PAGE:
Thursday, November 30, 2006
Hickenlooper: "Is there anyone here who doesn't believe there were a lot of bad decisions made?"
First of all, let's talk about Denver streets and inclement weather, shall we.
At 2:19 p.m. Tuesday, I got a text message from a friend in Lakewood reporting that it was snowing over there. Yes, Lakewood is not Denver, but close enough to be contiguous to our southwest border. After receiving the text message, I headed outside here in Northwest Denver and, yes, the little white buggers were beginning to float to the ground from that gray-white sky that had whispered the coming of something significant all morning (my morning begins at about 5:15 a.m.). So, by shortly after 2 p.m. on Tuesday, it was beginning to snow in Denver. Didn't need a weatherman or a weather service contractor to confirm that fact. I just looked outside.
Now, something about magnesium chloride. From usda.gov, just a little snippet: "The liquid magnesium chloride is sprayed on dry pavement prior to precipitation or wet pavement and prior to freezing temperatures in the winter months to prevent snow and ice from adhering and bonding to the roadway."
With me, so far?
Each weekday, Sarah (our Alaskan Malamute) and I walk from our home in Northwest Denver (at about 4:15 p.m.) to 15th Street and I25, where we meet my partner, David, on his way home from work. We hit Highland Park--32nd and Federal--at about 5:00 p.m. on our way back home. Guess what! By the time we reached the park, it was snowing like hell. (I guess "hell" is probably the wrong word, here. But, you get the drift. :- ] )
This morning's Rocky Mountain News, under the banner, "Slow response sluggish (City blames forecasts for lagging other jurisdictions), reports that, "Denver officials blamed faulty weather forecasts for not fully mobilizing to handle Tuesday's heavy snowstorm until midnight, at least six hours after crews from other jurisdictions had kicked into high gear.
"By the time snow started falling during the evening rush hour, Denver had less than half the number of plows on the streets that would be operating by midnight."
A spokesman from Denver's Department of Public Works, Dan Roberts, said, "...the city relied on faulty weather forecasts from a private contractor and early reports from local television stations."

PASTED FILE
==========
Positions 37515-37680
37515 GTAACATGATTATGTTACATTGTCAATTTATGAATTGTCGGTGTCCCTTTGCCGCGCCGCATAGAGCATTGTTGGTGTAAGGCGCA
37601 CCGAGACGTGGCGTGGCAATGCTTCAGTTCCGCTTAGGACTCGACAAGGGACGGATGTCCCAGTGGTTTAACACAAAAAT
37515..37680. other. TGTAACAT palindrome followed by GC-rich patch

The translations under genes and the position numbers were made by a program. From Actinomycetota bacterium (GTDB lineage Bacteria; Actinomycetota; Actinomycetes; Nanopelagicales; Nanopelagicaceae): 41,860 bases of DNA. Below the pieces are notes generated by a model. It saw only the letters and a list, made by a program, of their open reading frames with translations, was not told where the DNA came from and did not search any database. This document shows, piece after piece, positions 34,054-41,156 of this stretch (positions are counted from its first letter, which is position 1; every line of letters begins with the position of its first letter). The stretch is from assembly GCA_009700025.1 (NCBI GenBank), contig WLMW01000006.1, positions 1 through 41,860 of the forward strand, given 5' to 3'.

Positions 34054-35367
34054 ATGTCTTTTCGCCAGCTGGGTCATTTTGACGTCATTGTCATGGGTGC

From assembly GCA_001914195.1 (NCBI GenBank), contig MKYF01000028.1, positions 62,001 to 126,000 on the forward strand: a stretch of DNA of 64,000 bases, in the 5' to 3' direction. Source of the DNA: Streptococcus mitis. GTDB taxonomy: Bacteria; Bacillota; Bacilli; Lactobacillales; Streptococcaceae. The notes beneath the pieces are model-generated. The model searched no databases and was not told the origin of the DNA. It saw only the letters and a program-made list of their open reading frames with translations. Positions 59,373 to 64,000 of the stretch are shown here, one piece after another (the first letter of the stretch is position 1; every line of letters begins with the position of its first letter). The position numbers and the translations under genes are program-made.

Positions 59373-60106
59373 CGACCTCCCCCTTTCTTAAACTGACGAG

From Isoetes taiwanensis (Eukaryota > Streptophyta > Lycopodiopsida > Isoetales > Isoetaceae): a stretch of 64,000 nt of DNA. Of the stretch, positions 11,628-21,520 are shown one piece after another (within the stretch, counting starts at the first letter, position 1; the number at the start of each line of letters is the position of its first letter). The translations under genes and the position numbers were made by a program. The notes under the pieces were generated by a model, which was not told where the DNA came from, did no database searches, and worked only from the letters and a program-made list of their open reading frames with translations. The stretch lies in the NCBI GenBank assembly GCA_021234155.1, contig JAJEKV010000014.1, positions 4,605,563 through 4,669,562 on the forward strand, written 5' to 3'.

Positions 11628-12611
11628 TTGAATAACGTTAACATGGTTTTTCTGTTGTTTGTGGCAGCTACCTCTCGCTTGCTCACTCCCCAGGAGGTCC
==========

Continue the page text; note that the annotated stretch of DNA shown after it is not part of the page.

Not to belabor the point, but do you get the feeling that all Hickenlooper's minions have honed in on hizzoner's penchant for declaring, "Ain't my job, man," and then proceeding to point the finger elsewhere; certainly not at themselves?
Hell, they could have called me at about 2:30 p.m. on Tuesday and I could have told them, "Ah-yup, it's snowing."
Don't know how long the News will keep the story active on it's site, but here's the link.
Yes, Mister mayor, with regard to one of the core functions of a city--duh!--I don't think "...there's anyone here who doesn't believe there were a lot of bad decisions made."
Now, to the election debacle that hizzoner is addressing with yet another committee/task force/assemblage of good ol' boys and gals.
The story in the News is here.
I'm frankly sick of this election mess--my rants (posts) on the subject are prodigious. Suffice it to say, the Hick is, once again, using what I guess is the only tool he believes he has at his disposal , (to assure deniability, and give the impression that, by God, he's digging into the thing) another committee/task force/assemblage or, what I characterized in another post as "...another opening, another show..." (Cole Porter).
Time after time after time, the Hick was warned by Auditor Gallagher and Councilwoman Rosemary Rodriguez and others as well, that an election "tsunami" was looming just around the corner (warnings given in ample time to correct or, at least, alleviate, the disaster of November 7th). Did the Hick act? Nope. Instead he simply espoused the lame echo, "Ain't my job, man."
So, not wanting to string this out any longer (I'm sick of it!) let me just end this by saying, yeah, mayor, I really don't believe there's "...anyone here who doesn't believe there were a lot of bad decisions made." I would include, however, that I don't believe there's anyone here who doesn't believe there were a lot of bad omissions and failures to act, by you, sir. You are a "strong mayor," under the Charter. But, alas, you haven't yet really latched on to that concept, have you.
Votes and snow. Bad decisions. Yup, gotta agree.